The Good Samaritan Law
I spent 3 days at a workshop with Suzanne Clothier focusing on the treatment and handling of fearful and reactive dogs. The fabulous Deborah Flick of the The Boulder Dog Blog came out and joined me and I can’t imagine a better time.
One of the questions asked of Suzanne was- when was it appropriate to ‘correct’ or ‘punish’ a dog. Her response made me think of the ‘Good Samaritan Law‘ which applies to people who volunteer to help someone who is sick or injured and prevents them from being held liable for their actions. In practice this means that should you stop to help someone at the scene of a car accident, you cannot be sued if the victim chooses to claim that your actions caused them harm. The purpose of the law is to ensure that people continue to assist others in need without worrying about being sued for it. However, if you are a professional, an emergency room doctor let’s say, the same law may not apply. You will be held to higher standard for your actions.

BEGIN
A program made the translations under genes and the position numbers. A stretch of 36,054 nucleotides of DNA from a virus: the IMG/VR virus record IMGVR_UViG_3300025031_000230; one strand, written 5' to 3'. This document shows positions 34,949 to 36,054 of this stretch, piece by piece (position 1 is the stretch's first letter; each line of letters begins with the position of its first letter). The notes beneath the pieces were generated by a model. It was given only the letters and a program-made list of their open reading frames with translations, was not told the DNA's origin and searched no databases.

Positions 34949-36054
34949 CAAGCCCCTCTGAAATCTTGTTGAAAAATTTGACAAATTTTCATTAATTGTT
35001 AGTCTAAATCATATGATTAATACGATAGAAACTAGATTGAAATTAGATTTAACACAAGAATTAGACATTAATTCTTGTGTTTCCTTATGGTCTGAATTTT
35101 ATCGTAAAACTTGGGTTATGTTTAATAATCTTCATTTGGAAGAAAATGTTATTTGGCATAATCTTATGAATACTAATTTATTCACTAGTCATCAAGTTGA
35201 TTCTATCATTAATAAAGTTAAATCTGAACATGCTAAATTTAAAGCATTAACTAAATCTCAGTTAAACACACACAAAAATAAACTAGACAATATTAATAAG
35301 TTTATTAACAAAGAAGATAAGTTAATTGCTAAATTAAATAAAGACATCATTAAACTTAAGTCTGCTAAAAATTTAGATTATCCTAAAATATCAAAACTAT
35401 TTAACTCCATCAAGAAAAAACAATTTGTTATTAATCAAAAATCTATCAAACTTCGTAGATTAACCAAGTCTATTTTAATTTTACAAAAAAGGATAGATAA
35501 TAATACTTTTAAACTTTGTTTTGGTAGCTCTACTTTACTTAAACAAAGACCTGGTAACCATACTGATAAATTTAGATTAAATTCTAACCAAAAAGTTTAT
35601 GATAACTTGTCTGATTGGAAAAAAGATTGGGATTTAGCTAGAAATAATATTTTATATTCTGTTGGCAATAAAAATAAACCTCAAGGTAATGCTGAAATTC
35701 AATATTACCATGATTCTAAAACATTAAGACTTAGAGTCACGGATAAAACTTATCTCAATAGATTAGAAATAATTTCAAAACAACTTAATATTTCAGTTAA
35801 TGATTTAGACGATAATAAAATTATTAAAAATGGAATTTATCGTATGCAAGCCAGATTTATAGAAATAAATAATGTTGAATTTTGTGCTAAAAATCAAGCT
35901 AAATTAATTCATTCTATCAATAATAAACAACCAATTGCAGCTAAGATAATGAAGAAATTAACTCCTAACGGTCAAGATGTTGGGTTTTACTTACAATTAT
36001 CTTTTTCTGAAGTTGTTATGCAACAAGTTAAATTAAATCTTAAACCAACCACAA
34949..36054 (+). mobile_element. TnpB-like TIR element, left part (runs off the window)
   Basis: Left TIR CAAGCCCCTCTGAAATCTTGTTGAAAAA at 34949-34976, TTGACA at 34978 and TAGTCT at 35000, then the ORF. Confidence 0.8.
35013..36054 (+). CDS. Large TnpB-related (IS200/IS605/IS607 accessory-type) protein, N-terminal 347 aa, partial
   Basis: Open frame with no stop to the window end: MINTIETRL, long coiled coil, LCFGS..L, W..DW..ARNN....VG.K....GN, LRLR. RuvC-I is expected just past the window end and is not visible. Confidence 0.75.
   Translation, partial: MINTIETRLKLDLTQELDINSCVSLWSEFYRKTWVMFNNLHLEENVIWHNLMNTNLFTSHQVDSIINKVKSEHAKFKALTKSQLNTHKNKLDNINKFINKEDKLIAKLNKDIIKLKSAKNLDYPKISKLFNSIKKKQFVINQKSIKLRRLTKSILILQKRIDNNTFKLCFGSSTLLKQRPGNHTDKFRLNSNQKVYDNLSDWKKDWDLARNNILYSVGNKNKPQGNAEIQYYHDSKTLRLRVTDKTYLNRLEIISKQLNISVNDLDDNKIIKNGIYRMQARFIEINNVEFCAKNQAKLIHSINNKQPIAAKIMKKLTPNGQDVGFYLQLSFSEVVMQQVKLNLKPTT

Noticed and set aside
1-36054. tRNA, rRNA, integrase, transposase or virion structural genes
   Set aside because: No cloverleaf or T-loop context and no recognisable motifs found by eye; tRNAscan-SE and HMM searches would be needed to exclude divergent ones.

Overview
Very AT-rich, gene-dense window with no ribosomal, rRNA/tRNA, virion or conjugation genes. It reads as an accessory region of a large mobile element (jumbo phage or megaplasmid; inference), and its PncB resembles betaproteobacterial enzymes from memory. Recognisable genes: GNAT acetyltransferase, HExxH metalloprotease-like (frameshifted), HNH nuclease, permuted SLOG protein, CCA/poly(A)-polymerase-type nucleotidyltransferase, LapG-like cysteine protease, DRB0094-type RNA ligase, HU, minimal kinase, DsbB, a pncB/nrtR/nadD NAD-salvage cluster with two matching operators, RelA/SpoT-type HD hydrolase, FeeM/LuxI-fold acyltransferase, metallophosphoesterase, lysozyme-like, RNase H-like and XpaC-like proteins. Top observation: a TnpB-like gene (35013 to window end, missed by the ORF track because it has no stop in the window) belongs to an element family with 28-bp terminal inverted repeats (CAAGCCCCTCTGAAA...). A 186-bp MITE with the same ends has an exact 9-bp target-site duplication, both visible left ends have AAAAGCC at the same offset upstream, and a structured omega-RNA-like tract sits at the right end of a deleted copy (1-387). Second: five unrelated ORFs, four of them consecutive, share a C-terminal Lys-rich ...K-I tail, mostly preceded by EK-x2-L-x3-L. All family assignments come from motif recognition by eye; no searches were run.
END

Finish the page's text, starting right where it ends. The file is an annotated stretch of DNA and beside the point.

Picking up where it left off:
Suzanne’s response regarding when it was appropriate to ‘correct’ a dog was based on whether or not she could be completely sure that the dog not only knew the behavior being asked of them, but that their skill level also met the challenges of the situation (were they an emergency room doctor or lay person?). A dog without the skills for the situation would not be punished for noncompliance. The punishment does not teach them the skills they need nor does it make it easier for them to learn. A dog without the skills to sit quietly when other dogs approach or when people come to the door needs to learn those skills, not be punished for not having them.
As with the good Samaritan we don’t punish a dog for trying to the best of their ability and making choices based on that ability. We want to teach them the skills they need to be successful. At the same time we want to cut the emergency room doctor some slack if they are unable to perform up to their skill level on the side of the road.
I have tried to give my fearful dog the skills to be successful in as many different situations as possible, but should he need to he can defer to my greater expertise. He may think a tourniquet is necessary when I suspect a bandaid will do the trick. It’s been a long time since he’s argued with my decisions.